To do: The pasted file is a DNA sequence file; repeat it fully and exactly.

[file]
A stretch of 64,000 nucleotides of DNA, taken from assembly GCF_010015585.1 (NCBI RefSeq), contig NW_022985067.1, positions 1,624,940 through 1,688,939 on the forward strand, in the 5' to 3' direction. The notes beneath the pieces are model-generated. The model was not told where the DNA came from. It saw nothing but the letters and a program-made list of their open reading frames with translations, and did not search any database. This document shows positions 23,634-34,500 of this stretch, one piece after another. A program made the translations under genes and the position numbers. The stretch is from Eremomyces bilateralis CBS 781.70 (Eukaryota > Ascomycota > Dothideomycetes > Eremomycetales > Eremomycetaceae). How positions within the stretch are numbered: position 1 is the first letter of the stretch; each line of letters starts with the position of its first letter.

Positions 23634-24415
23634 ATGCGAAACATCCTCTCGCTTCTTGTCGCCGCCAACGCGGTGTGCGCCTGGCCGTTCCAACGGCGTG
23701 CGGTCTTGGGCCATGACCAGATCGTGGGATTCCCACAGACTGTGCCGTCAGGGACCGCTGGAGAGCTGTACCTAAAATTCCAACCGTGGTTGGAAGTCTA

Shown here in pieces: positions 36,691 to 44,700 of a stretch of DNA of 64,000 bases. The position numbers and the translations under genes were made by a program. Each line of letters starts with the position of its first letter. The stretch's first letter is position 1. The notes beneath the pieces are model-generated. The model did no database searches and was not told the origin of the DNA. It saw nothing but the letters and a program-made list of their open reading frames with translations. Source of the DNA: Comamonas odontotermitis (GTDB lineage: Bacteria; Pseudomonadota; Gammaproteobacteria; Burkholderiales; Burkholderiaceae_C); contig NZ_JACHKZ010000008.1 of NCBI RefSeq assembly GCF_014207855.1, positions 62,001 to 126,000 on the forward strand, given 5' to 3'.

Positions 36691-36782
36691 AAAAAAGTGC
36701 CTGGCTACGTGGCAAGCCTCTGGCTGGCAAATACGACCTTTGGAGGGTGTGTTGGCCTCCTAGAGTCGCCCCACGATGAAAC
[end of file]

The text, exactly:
A stretch of 64,000 nucleotides of DNA, taken from assembly GCF_010015585.1 (NCBI RefSeq), contig NW_022985067.1, positions 1,624,940 through 1,688,939 on the forward strand, in the 5' to 3' direction. The notes beneath the pieces are model-generated. The model was not told where the DNA came from. It saw nothing but the letters and a program-made list of their open reading frames with translations, and did not search any database. This document shows positions 23,634-34,500 of this stretch, one piece after another. A program made the translations under genes and the position numbers. The stretch is from Eremomyces bilateralis CBS 781.70 (Eukaryota > Ascomycota > Dothideomycetes > Eremomycetales > Eremomycetaceae). How positions within the stretch are numbered: position 1 is the first letter of the stretch; each line of letters starts with the position of its first letter.

Positions 23634-24415
23634 ATGCGAAACATCCTCTCGCTTCTTGTCGCCGCCAACGCGGTGTGCGCCTGGCCGTTCCAACGGCGTG
23701 CGGTCTTGGGCCATGACCAGATCGTGGGATTCCCACAGACTGTGCCGTCAGGGACCGCTGGAGAGCTGTACCTAAAATTCCAACCGTGGTTGGAAGTCTA

Shown here in pieces: positions 36,691 to 44,700 of a stretch of DNA of 64,000 bases. The position numbers and the translations under genes were made by a program. Each line of letters starts with the position of its first letter. The stretch's first letter is position 1. The notes beneath the pieces are model-generated. The model did no database searches and was not told the origin of the DNA. It saw nothing but the letters and a program-made list of their open reading frames with translations. Source of the DNA: Comamonas odontotermitis (GTDB lineage: Bacteria; Pseudomonadota; Gammaproteobacteria; Burkholderiales; Burkholderiaceae_C); contig NZ_JACHKZ010000008.1 of NCBI RefSeq assembly GCF_014207855.1, positions 62,001 to 126,000 on the forward strand, given 5' to 3'.

Positions 36691-36782
36691 AAAAAAGTGC
36701 CTGGCTACGTGGCAAGCCTCTGGCTGGCAAATACGACCTTTGGAGGGTGTGTTGGCCTCCTAGAGTCGCCCCACGATGAAAC